Mr Delivery to spread wings

By Yunus Kemp Time of article published Mar 9, 2007

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Mr Delivery, the pioneer of multiple-restaurant delivery in South Africa, is looking at building the country's first "lifestyle database" which would enable consumers to, for example, purchase a pair of jeans from home, and have it delivered to their doorstep.

Laurence Levine, MD of Mr Delivery, said the company had a million customers on its database and it was looking at launching a bi-monthly life-style publication/catalogue that would be distributed to 30 000 of its most loyal customers, with an additional 10 000 copies distributed to its 61 branches across the country.

"People would, for example, be able to order a pair of Levi's jeans from home. We have chosen the top 20 retailers in the country and it is going to be very exclusive stuff. If you want to buy something for a friend or relative anywhere in the country, we will deliver it for you to their door," said Levine.

"Big brands have recognised us as a medium. But it's about convenience. We don't want to become another Pick 'n Pay or Woolworths. We just want to be the best home delivery company in the country."

The company was in the process of setting up a call centre in Johannesburg that would specifically cater for this new venture, which is expected to launch later in 2007.

Levine established Mr Delivery in Cape Town 15 years ago, in Sea Point, hoping to earn a meagre R3 000 per month. It's now a multi-million rand thriving business, with 14 outlets in the Western Cape.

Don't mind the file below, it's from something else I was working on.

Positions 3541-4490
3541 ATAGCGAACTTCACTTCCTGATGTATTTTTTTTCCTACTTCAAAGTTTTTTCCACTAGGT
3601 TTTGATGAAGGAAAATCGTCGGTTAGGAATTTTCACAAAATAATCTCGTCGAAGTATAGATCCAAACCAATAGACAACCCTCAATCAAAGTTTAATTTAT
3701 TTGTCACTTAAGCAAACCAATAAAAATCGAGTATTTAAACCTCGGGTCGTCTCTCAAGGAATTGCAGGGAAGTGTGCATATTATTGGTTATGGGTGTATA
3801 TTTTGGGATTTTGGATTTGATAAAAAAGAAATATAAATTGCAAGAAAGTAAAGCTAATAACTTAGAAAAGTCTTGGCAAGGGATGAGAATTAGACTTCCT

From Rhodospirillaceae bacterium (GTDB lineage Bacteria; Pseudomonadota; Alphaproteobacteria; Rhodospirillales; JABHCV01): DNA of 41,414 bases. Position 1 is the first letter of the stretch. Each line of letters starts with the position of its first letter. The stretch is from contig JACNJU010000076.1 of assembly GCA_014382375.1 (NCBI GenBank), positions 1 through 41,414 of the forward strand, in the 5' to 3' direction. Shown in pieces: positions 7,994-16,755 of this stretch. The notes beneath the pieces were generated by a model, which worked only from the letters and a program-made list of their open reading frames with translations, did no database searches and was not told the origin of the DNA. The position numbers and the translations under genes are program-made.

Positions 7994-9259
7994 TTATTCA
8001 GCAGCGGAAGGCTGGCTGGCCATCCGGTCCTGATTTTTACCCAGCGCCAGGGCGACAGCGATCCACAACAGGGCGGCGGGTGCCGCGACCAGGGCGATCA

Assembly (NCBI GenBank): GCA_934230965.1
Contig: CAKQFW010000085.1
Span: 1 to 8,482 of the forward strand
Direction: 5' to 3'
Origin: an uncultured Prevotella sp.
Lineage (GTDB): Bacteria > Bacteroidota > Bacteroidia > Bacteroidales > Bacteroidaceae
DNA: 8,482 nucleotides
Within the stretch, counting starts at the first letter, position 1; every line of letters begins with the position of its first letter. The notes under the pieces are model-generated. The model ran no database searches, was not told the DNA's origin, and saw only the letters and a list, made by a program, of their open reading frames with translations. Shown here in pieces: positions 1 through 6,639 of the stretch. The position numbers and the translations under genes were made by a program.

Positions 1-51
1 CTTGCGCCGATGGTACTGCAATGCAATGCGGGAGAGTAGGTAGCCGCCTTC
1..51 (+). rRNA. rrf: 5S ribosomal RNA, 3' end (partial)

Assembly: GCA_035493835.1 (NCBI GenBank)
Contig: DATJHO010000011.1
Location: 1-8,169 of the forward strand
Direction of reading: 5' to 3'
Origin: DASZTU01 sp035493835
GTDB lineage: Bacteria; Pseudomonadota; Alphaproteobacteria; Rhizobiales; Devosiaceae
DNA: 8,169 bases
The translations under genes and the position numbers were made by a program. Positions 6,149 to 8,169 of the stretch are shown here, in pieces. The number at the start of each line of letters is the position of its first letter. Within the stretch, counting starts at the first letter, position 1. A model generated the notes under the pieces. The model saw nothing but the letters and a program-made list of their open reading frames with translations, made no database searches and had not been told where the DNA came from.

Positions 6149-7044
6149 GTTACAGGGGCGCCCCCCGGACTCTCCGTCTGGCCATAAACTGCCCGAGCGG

Levine had been a driver for a pizza chain and had "always been entrepreneurial". At 23 he found himself unemployed.

He had heard of multiple restaurant delivery services abroad, but had no idea what they charged restaurants. "I literally walked the streets of Sea Point and I managed to sign 10 businesses after three months. Unfortunately, I had no yardstick. In the first year, I didn't make a profit. I charged restaurants 15 percent of the order placed; that is now 17,5 percent. Abroad that figure is between 30 percent to 35 percent," said Levine.

Now, the company employs about 1 000 drivers a day and delivers meals to about 150 000 homes nationally every month.

"In the next three years, we hope to up that to 250 000 a month. For big restaurant chains, our involvement with them has earned them in excess of R3-million in turnover."

Levine said he wanted to reward his long-term drivers in the Western Cape, so he purchased 54 new cars which a dairy manufacturer offered to brand to support the "milkman is back" initiative.

"It is our mission to constantly explore new avenues of products and services to add to the quality of life of our customers. What better way than to reinvent the milkman?" he said.

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